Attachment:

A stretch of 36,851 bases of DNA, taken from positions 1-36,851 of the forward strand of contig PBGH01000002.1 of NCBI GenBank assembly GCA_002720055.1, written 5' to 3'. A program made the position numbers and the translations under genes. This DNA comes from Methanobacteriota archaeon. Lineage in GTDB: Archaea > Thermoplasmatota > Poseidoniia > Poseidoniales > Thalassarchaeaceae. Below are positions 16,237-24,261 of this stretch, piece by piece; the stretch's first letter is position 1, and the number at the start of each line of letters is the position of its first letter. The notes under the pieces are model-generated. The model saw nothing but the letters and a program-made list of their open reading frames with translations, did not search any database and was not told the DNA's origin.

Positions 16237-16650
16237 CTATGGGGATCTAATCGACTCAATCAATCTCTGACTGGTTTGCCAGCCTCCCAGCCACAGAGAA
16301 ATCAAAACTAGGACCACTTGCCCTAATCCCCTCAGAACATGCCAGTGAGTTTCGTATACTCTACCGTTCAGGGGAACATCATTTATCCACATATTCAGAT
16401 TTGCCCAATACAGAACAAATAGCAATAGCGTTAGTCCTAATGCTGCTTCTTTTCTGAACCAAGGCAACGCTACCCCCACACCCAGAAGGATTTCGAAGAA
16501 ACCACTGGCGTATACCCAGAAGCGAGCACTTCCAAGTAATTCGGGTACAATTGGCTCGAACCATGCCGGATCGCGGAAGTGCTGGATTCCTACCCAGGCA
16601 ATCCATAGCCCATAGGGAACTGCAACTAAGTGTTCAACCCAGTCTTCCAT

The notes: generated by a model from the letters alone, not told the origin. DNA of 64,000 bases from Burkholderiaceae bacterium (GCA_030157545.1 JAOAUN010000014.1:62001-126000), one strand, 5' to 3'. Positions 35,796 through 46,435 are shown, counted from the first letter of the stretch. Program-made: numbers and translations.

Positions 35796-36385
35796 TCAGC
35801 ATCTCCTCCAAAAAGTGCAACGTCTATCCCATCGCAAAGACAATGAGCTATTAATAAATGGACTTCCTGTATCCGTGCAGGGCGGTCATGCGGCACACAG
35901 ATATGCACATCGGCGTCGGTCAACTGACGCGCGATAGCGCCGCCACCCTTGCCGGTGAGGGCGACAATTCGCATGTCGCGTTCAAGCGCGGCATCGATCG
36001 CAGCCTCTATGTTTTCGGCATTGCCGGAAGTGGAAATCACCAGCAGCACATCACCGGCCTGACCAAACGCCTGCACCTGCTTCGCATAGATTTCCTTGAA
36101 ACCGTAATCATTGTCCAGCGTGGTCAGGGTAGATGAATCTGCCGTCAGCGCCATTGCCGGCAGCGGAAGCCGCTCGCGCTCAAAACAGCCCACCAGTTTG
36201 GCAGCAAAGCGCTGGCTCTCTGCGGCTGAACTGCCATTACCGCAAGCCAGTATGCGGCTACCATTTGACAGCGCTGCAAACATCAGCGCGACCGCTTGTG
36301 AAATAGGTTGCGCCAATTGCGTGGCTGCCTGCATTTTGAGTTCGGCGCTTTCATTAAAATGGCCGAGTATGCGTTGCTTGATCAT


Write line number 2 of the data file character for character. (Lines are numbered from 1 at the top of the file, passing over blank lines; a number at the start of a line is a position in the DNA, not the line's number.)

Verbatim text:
Positions 16237-16650